I'm glad there is so much zucchini, because (a) I love it; (b) it is versatile; (c) everything else in the garden has been disappointing.  I've been making notes as to changes that need to happen in the garden next year.  It's apparent that the new 'normal' for gardening is that anything can happen and usually does - multiple times.  It's either a cold, super-wet spring, then extended heat waves with no rain, then end-to-end thunderstorms with high winds, downpours and hail.  We're just missing the snakes and locusts, but I don't really want to encourage that kind of pestilence.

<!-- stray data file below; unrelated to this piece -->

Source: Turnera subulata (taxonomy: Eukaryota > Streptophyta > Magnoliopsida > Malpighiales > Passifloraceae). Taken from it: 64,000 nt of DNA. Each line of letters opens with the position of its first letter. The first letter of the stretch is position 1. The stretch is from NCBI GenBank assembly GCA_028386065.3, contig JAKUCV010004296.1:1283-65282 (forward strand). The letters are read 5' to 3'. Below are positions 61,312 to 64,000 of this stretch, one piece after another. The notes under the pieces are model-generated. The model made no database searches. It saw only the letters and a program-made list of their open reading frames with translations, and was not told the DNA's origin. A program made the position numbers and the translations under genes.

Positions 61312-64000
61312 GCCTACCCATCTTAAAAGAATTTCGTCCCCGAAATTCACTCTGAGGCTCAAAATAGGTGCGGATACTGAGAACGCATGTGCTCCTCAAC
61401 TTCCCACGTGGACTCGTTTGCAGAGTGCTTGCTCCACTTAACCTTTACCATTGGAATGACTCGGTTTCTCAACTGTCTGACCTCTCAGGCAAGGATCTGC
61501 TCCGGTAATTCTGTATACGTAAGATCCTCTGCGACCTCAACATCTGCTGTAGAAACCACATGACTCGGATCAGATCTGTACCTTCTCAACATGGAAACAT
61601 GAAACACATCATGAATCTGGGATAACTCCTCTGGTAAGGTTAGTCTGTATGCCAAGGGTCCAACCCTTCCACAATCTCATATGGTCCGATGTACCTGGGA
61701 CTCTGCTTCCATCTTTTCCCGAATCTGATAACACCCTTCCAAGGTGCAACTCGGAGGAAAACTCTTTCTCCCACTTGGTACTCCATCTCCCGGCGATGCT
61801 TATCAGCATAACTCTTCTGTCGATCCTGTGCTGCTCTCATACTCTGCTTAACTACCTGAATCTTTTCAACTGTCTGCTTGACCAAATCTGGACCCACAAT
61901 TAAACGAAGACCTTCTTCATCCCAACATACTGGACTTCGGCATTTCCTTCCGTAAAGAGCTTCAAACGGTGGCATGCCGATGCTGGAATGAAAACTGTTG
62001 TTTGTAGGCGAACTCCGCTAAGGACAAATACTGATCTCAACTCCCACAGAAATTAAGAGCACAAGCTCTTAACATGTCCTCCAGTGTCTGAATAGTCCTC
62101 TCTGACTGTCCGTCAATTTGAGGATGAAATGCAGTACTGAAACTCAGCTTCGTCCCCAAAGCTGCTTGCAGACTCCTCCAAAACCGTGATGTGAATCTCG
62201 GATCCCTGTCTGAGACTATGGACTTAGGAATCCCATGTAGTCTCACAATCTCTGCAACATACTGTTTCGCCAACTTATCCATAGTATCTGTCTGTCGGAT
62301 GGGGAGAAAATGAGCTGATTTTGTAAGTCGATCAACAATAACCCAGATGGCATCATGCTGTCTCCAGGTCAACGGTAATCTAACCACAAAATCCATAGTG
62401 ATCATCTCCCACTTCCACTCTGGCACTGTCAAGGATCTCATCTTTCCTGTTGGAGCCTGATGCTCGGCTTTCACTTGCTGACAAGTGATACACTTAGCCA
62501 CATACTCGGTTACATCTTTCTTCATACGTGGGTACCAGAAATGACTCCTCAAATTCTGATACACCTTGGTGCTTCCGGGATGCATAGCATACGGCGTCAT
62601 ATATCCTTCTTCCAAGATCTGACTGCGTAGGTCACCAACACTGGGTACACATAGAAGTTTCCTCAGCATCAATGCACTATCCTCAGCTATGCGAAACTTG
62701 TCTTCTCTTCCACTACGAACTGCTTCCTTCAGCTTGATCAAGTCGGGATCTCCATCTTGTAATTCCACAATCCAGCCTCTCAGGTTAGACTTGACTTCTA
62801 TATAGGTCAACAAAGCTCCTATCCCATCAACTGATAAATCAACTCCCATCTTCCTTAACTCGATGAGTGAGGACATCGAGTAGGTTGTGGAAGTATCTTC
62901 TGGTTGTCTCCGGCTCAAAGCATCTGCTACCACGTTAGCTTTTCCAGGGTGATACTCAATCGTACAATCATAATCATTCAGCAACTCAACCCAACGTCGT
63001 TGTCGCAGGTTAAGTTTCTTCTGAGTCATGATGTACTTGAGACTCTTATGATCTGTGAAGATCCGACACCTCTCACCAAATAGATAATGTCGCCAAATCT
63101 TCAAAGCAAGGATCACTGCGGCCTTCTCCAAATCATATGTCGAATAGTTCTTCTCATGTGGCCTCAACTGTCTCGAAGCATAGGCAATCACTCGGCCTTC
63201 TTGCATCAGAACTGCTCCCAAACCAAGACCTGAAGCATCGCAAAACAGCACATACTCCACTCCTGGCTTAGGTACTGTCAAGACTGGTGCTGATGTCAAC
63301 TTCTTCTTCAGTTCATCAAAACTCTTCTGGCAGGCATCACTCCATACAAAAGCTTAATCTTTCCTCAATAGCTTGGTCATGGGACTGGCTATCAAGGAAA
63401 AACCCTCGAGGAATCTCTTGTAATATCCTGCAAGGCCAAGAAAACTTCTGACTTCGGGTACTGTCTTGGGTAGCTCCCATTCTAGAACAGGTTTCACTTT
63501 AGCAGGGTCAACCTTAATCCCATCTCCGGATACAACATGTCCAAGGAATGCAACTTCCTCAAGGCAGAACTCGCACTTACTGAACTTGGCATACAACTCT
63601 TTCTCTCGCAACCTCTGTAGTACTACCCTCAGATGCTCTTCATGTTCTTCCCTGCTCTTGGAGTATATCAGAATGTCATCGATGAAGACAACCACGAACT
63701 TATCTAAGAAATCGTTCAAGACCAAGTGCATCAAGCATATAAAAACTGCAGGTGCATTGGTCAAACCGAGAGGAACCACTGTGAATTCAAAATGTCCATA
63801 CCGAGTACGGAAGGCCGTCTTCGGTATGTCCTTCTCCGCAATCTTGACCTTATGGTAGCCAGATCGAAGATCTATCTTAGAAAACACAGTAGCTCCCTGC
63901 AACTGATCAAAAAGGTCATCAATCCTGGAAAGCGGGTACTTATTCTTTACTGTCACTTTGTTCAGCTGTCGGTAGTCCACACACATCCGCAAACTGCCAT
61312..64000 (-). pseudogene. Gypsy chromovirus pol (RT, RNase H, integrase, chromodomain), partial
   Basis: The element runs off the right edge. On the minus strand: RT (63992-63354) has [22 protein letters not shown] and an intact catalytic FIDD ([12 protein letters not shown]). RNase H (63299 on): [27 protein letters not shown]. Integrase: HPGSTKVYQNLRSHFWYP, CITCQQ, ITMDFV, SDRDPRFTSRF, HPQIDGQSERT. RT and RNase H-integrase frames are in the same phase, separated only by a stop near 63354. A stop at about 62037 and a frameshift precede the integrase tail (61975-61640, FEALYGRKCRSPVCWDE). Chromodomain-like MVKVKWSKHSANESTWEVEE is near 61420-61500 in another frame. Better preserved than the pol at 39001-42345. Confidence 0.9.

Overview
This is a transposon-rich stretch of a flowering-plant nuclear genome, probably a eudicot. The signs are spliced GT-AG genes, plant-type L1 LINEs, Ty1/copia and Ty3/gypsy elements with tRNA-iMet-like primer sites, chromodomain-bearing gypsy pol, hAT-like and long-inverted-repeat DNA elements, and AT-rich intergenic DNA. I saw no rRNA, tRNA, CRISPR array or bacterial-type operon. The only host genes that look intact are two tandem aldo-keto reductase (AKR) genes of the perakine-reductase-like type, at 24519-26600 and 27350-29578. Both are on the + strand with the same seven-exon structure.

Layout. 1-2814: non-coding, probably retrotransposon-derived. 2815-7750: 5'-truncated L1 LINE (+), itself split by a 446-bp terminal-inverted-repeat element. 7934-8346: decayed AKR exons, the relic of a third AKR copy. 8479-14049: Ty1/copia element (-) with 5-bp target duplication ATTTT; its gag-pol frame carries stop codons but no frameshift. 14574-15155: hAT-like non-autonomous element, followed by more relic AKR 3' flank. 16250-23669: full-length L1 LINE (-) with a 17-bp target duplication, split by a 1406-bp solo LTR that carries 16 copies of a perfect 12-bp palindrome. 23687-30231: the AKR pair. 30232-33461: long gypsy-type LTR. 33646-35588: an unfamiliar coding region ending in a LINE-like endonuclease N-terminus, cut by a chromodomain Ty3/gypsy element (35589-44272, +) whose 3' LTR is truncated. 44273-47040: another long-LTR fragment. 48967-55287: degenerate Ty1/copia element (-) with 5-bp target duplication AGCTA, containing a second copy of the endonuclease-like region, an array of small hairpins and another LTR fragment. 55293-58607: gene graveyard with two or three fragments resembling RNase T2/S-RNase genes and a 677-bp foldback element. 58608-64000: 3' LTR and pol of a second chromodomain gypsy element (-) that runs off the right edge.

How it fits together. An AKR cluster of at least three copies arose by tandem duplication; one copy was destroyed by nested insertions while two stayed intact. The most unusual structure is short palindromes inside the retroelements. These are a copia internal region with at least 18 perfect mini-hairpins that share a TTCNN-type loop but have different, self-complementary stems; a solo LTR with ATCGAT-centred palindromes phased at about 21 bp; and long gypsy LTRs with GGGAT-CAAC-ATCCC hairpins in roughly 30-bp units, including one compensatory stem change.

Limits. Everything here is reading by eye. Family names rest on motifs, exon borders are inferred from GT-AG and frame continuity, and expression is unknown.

Speaking of pestilence, I have had a real battle with wasps this year.  I locate and destroy their nests, only to find that they've returned and built a bigger - and better - nest in the same location.  I found a huge nest in the barn which I was going to destroy - but then thought I should check the run-in shed first.  Once I spray the honkin' big nest in the barn, I will have to block access to the barn and wanted to be sure Apria and the Boys had alternative shelter.  Good thing I checked, because - drum roll - honkin' big nest in the run-in shed.  I did my best Terminator rendition on that nest and will take it down tonight.  Then, in the morning, I will start on the barn colony.  Let's hope that's it for the year.